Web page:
For a long time, I was incredibly frustrated with the quality of HP computers which constantly broke down (I had two laptops and neither of them was perfect, with the first overheating [and HP did nothing to fix it after being sent back several times] and the second with a faulty keyboard that was ultimately impossible to type on). That all changed when my company obtained an EliteBook and a ProBook (of which I preferred to use the latter) and my theory that HP's business computers (which stems from the good quality I experienced with a DC7600 desktop that I had) were actually good quality.
And so I promised myself that my next Windows-based computer would have to be well thought out and very reliable. I was at first drawn to the Framework laptop, which seemed perfect until the HP EliteBook 845 G9 appeared on my radar.
It was always going to be a tough decision between the two but as both laptops had similar specifications but ultimately, the HP with the AMD Ryzen processor stood out. I also wasn't a fan of the interchangeable ports as they looked messy. What I did like about the EliteBook was its quality which was similar to Apple's MacBook Pro line which this intends to replace. I had been eyeing up the Framework for so long and was tempted on numerous occasions to go ahead, but every time I thought to myself it would be good when they released an AMD one (who would have thought that mindset would actually exist, considering where AMD have been in the last decade).
The difference between the EliteBook and the Framework are negligible, and out of the scope of this review, but suffice to say, the EliteBook looked like the better-built machine. I started writing this review on Novemeber 23rd 2022, and concluded after using for one month on December 29th 2022. This review intends to look at what the EliteBook is and isn't, as well as why I needed to buy one of these.
The need for the EliteBook
My new EliteBook G9 has several main purposes.
As a replacement for my MacBook Pro
The G9 intends to partially replace my MacBook Pro which has aged very quickly. Checking the battery health on my MacBook Pro, which is not quite two years old, and returns 85%. My MacBook Pro with Retina display that it replaced was 7 years old and had far more charge cycles, yet its battery health was at 90% when I stopped using it.
I'm not replacing my MacBook Pro immediately, but I am setting up for it. I will seriously miss macOS but not the hardware, and that's funny that I say that as like many others who switched from PCs I was drawn to the Mac for the good hardware and not the software - in fact, I used to run Windows in BootCamp as well. But now it is the hardware that has put me off the MacBook range.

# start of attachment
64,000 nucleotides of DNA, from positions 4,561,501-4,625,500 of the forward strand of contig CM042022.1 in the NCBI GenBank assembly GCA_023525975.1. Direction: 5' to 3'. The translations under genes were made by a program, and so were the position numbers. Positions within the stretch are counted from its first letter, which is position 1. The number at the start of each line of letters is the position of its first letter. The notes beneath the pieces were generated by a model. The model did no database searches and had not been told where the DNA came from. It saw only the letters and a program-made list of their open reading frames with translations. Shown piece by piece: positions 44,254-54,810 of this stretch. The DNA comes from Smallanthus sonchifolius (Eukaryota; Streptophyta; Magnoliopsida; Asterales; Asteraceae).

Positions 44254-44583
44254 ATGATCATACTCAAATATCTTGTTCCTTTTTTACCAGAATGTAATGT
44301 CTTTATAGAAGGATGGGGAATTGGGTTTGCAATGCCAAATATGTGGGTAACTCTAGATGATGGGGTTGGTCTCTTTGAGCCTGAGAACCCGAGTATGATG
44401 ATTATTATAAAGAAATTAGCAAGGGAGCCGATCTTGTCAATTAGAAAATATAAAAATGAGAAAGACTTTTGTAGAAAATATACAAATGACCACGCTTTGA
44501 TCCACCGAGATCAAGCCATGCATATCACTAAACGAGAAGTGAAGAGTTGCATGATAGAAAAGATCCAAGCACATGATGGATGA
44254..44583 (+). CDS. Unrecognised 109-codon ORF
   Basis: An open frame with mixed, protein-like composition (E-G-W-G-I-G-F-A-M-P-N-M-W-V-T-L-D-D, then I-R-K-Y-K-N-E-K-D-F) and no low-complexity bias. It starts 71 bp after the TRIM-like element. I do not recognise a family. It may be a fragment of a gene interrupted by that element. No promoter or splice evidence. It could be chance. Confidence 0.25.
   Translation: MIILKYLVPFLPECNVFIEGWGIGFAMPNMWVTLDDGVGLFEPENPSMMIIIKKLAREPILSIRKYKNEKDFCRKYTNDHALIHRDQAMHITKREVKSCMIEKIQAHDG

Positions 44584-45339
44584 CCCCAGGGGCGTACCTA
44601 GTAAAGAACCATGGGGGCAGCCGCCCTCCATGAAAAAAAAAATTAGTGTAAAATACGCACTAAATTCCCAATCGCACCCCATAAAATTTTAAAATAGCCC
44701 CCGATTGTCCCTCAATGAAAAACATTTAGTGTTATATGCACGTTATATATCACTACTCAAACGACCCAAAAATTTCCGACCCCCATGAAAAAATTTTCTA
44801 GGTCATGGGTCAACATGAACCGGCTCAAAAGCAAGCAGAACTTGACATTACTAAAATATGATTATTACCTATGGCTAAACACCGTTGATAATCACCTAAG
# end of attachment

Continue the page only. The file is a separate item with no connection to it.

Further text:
I am a firm believer in the Right-To-Repair and being able to repair one's own devices. This does not indicate that everyone should repair their own computers but states that everyone should have the choice to do this. Apple has been moving back this way with the 14 and 16-inch MacBook Pro but it's not enough soon enough. The EliteBook 845 G9 complies with this and takes it a step further. There's more on this later.
As a replacement of my desktop
I'm aiming to remove two computers in one go with this and also replace my desktop PC. I have for a long time built my own computers and really enjoyed it. The only problem is that they are bulky and take up a lot of room in my office. This is the very first time in my life since I built my very first desktop I have decided that I am not going to build another one.
Instead, I have an eGPU enclosure with my desktop graphics card in it as well as my desktop monitor, keyboard and mouse and I will dock my G9 to give it better gaming performance. This was what I aimed to achieve with my Razer Blade Stealth back in 2017. It has been a major ambition of mine since I was around about 10 years old, suggesting when the ExpressCard standard came out that eGPUs would be fully possible by taking advantage of the 10Gbps PCI Express speeds that there we back then.
This idea became the sole ambition in moving forward and it's finally been realised with the EliteBook.
As a replacement for my company ProBook
The other computer this seeks to replace is my company ProBook that we have been using for all company-related meetings. The need for a laptop within Jambour is high and we've been relying on a ProBook for some time. When I attend meetings I bring the company ProBook. But now that I have an EliteBook myself, and one that not only has good battery life but also is lightweight enough and able to run all of the Windows software we need on a business machine. The EliteBook fills this gap perfectly.